In my subsequent chat, I learnt that, though she was thankful for the support she was receiving, she hated her situation of being helped, sharing her challenges with scores of NGO workers like me and telling them about her needs! Would I ever want to be in such a situation? Never, of course. My conversation with Kamala told me that, there are other things that many people possibly value more than life and survival with minimum physical requirements. I realized that, before speaking to Kamala, I was carrying certain arrogance of doing charity and basking in the glory of being a noble humanitarian worker. Kamala’s powerful communication helped me shed this arrogance. She helped me become humbler, more sensitive and realize that dignity is as valuable as life, if not more!

Is death more dignified?
Few months later, I was sharing the dais with a Government officer in a meeting in another coastal village in the state of Andhra Pradesh in South India. The meeting was organized by a local NGO to show disaster preparedness skills gained by local people with its help. The Government officer listed out number of measures his administration is planning to help people in disasters. Emboldened by the polite nodding of people, he decided to take liberties. He chided them for not taking early warning from the authorities seriously and not cooperating with his staff when they want to evacuate people after cyclone warning is issued. Government can’t save you, if you don’t cooperate with us, he told them.

A woman got up and said;
“Your staff evacuates us and takes your (meaning Government’s) cyclone shelter. It’s better to die in a cyclone than to rot in that cyclone shelter”.

The local NGO intervened to silence the woman, thus saved further embarrassment for the powerful officer. My subsequent interaction with the community and a visit to the much talked about cyclone shelter helped men understand reason for her extreme statement that she is willing to die, but will not go to the government shelter. The Government administration is motivated by the agenda of not letting people die in a cyclone. More the people die, more shocks for the government and more heads roll in the administration-a lesson for them from previous disasters. Therefore, after a severe cyclone warning is issued, the administration mobilizes local trucks, pushes people in to them and transports them like cattle to a nearby cyclone shelter. They are virtually locked in it until the threat of cyclone is subsided. These cylindrical shaped cyclone shelters are just closed walls devoid of bare minimum facilities. No toilets, no electricity, no water and no facility for cooking. Situation of women would be worst in these shelters as they are forced to share space with men from their villages and other villages for a few days and nights. Their sense of shame doesn’t let them respond to natural urges for long periods and they have no place to hide when they menstruate.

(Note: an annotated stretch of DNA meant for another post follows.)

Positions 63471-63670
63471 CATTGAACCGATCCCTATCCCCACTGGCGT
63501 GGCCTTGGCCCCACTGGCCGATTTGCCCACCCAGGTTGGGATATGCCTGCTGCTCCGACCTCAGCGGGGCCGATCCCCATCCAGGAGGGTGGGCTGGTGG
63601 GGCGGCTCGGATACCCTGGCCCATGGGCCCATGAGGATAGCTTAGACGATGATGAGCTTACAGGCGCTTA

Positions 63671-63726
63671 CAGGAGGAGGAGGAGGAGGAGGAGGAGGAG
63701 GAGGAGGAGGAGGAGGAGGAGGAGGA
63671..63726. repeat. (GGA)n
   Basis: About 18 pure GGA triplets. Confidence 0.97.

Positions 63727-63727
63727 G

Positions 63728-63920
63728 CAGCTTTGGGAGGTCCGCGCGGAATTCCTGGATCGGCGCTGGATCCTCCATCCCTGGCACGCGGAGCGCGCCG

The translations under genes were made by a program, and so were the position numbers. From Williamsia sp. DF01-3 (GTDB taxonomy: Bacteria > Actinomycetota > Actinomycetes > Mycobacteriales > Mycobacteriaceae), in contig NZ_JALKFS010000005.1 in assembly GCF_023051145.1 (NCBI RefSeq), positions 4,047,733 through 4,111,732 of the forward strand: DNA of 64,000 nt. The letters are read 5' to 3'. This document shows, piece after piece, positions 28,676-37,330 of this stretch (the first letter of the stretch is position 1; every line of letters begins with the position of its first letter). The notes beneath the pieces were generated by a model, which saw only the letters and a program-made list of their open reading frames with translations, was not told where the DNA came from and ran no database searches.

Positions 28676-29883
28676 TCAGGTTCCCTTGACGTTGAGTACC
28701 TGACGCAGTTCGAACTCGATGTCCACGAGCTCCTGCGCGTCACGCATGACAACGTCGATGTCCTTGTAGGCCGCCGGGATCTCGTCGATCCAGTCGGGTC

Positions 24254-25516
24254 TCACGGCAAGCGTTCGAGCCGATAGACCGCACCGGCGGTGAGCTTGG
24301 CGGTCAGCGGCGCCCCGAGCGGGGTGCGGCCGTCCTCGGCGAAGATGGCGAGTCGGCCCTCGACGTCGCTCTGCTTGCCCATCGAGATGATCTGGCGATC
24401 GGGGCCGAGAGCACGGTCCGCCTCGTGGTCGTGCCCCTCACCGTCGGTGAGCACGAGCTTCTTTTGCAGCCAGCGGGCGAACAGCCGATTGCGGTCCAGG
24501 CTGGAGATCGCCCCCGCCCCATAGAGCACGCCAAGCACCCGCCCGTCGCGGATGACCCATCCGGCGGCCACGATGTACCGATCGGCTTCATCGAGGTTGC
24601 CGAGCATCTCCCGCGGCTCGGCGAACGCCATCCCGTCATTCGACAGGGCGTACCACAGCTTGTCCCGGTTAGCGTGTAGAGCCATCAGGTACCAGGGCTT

Later on, during a private chat with concerned Government officer, I subtly indicated people’s discontentment on the way they are treated and about the condition of the shelter. He was louder and candid in his response. “We are saving their lives, what else they want? If you give them a chance, they will ask you for the moon”!

We are saving their lives, what else they want? Says the Government, we are trying to ensure minimum standards of food, water, shelter for them in camps, says a bit more responsible NGOs. That’s very good and the progress that humanitarian NGOs and the a number of Government agencies made in securing lives of vulnerable communities and ensuring basic minimum standards in relief should not be under mined. However, we should perhaps also pay an extra attention to the personal and cultural values of people, which they may value more than surviving to eat or eating to survive.

Insuring for Life, ensuring Dignity:

In the early, 2000’s Oxfam initiated micro insurance as part of it’s community based disaster preparedness project in Coastal Andhra Pradesh, a state in the South of India. Oxfam and its partners struggled and adapted several innovative processes in order to overcome community’s distrust over the concept of insurance and insurance company’s reluctance to do business with poor communities. After a local monsoon flood, some of the insured families made successful claims. Learning about this, thousands of families, who are part of the project enrolled for insurance. Many of them made successful claims after a major cyclone it coastal Andhra Pradesh in the last quarter of 2003. As a coordinator of this project, I visited cyclone affected areas to monitor insurance claim processes. I found that communities were extremely pleased with insurance claims and they were profuse in tanking the local NGO and Oxfam for facilitating this process. In my interaction with a number of insures, I realized that: